Sigh. How I cherish the memory, a mere ten years ago, of filling my car's fuel tank for just $.90 per gallon ($.899, to be exact). I never thought I would actually feel nostalgic for $2.00 per gallon. Things have reached the point where even $3.00 per gallon would be a pleasant relief. My glorified roller skate, which not too long ago shocked me by drinking $20.00 worth of fuel in one gulp, now regularly requires over $30.00 worth just to keep it going for a couple of days.
I don't have anyone to carpool with. Where I work, public transportation is no help. I simply must drive my car, and there's nothing to say about it. And this is my punishment. I have to fill the car up every 2.5 to 3 business days, mostly because of my daily commute, though some driving around town (to church, to symphony chorus practice, shopping, etc.) also takes its toll. I reckon I need to set aside $75.00 for fuel each week.
Lately this has proved challenging. This isn't altogether a bad thing. I think I may have lost some weight by eating out less. But what hasn't been fun is watching the needle on my bank account swing toward "empty" before the end of a pay period. So when the needle on my fuel gauge does likewise, I have to try new things. Such as selling every book I can bear to part with to Dunaway Books. Typically a box of books (the limit that I care to schlep from the nearest parking place a block or so away) accounts for about a tank of gas.
And today, for the first time since I started doing my own laundry, I actually performed "laundry triage." I sorted my laundry, not according to color or fabric, but according to whether or not I could live without it until the next laundry day. I got through the laundromat this afternoon on $5.00 flat.
My parents used to define a car as "a bottomless pit you throw money into." Perhaps the word "black hole" would be more apt.
I haven't been treating myself so much. At least, not in the lavish way I had been doing. By not eating nearly so much restaurant food, I have probably done tons for my physical health. And, to be quite frank, I am developing more of a taste for the simple fare I prepare at home. My last grocery run was another first for me: I bought two whole gallons of milk, knowing that I had a whole pay period to drink through them, as well as some frozen concentrate (which I haven't bothered to make in years). I bought extra loaves of bread and popped them in the freezer. I even picked up two (2) jars of sauerkraut, which is a major part of my nutritional program, along with Limeade (from concentrate), tuna, and extra-sharp cheddar cheese. (I don't typically eat them all at the same time, however.) I checked dates on everything to make sure it would be good for at least two weeks, and I looked for "2-fer" deals. Next thing you know, I'll be clipping coupons!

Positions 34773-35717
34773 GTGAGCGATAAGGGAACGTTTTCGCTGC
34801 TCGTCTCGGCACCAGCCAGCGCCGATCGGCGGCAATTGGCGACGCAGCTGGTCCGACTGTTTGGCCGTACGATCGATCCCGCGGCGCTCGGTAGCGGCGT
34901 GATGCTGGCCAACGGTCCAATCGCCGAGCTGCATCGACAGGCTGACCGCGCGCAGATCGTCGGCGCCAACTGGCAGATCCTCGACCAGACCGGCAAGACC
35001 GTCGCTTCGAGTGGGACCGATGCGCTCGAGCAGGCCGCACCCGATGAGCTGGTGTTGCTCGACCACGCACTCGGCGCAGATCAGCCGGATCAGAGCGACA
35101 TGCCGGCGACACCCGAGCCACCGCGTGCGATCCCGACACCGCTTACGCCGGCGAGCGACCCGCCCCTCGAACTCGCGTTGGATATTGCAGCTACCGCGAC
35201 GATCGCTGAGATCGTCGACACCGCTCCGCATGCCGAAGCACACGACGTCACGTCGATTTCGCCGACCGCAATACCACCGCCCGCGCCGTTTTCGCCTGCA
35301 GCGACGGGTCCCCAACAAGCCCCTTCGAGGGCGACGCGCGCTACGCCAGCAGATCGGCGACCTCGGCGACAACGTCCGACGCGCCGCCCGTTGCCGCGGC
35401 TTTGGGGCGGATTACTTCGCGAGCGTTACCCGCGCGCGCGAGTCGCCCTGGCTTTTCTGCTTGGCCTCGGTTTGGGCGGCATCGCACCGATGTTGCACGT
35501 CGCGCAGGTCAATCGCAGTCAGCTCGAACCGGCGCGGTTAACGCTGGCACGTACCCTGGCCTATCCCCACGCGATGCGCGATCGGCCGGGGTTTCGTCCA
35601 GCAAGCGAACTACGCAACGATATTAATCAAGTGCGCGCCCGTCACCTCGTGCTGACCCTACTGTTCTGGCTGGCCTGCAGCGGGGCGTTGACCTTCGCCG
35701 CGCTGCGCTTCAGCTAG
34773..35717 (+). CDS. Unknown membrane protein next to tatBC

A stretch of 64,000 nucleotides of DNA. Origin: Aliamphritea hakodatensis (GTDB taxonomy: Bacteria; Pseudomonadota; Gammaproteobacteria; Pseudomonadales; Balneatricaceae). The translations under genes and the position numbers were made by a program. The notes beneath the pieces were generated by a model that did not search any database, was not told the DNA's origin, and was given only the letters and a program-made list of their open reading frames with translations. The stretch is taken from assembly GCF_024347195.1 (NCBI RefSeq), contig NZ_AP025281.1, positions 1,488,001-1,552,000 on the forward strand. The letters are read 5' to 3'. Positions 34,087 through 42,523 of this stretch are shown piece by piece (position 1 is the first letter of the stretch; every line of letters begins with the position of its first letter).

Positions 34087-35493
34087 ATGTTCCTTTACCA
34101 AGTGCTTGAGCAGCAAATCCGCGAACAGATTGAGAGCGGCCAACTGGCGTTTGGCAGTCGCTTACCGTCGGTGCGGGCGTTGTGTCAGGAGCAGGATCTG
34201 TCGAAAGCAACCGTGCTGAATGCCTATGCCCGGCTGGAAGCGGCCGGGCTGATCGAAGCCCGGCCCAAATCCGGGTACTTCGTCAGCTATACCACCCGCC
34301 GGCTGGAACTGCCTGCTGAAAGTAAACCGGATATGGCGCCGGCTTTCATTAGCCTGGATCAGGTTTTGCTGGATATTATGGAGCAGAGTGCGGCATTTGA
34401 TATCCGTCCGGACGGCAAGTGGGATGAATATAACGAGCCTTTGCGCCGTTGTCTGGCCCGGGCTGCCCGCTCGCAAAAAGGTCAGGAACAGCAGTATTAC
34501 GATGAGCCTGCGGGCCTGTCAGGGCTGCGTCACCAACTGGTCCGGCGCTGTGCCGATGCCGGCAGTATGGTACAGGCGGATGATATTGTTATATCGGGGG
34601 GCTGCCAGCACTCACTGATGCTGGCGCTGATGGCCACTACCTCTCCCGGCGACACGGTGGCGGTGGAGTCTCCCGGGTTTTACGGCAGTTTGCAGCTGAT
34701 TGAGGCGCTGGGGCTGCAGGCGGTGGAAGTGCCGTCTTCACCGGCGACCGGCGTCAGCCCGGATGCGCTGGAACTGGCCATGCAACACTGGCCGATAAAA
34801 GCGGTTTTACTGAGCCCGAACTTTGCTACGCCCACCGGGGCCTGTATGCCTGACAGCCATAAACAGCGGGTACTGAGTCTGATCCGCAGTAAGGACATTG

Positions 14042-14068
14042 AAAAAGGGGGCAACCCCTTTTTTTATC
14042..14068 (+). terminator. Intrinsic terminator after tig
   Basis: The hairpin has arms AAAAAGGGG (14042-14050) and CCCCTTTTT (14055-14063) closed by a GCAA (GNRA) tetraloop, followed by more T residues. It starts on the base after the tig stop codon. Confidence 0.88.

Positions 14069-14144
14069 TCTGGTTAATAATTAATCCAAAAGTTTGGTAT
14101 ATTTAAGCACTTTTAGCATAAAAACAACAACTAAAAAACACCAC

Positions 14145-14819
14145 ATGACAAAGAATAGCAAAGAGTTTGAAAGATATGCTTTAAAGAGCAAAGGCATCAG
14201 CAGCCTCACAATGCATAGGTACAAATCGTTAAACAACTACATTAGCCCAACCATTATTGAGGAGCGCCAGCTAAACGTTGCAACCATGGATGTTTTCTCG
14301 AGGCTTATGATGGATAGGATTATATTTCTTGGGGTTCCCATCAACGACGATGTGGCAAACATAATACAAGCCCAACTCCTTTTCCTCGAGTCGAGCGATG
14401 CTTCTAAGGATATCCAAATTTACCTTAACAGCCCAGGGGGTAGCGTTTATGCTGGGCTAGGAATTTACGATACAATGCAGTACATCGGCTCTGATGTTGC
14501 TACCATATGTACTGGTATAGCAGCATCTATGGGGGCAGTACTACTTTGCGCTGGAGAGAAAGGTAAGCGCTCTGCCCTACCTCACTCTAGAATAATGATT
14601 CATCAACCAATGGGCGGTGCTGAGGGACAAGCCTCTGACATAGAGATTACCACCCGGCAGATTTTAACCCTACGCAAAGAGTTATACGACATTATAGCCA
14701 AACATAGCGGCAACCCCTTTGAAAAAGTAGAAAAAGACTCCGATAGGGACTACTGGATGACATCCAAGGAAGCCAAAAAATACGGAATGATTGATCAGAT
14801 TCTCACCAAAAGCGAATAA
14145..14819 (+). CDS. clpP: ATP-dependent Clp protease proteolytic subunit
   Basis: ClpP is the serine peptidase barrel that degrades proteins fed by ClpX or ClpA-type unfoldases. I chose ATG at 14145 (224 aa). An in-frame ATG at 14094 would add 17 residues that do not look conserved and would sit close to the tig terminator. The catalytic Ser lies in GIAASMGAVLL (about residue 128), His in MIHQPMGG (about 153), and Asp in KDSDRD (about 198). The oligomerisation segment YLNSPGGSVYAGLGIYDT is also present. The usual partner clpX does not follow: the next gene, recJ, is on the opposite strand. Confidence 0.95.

I haven't been attending the symphony (except when my symphony chorus privileges include a free ticket). When I have gone, I haven't parked in the pay lot, even though it means parallel-parking in a bad neighborhood and walking a couple of blocks in tux shoes. I haven't been seeing my usual "movie of the week," either. Last weekend, when I had sold a box of books for a whopping $70.00, I did spoil myself a bit and took in Ben Stein's Expelled movie, which makes a very entertaining case against the evolutionist agenda in the U.S. (and is also very interesting to look at).
Then I spoiled myself a little more and tried a steak-and-fried-plantain-on-ciabatta sandwich at TGI Friday's, a recipe I had seen on TV the last time I vegged out with my parents. The sandwich's flavor was excellent, but its architecture was a disaster. As soon as I picked it up, the steak rolled out one side and the plantains rolled out the other, and I was left holding a pile of lettuce, tomato, and southwestern-style mayo on ciabatta bread. Which, to be sure, was very tasty. I used my fork and knife to eat the meat & plantains, and I do think they make a good combination. But the Earl of Sandwich would not have approved. If you can't eat it without touching anything but bread, it's not a sandwich!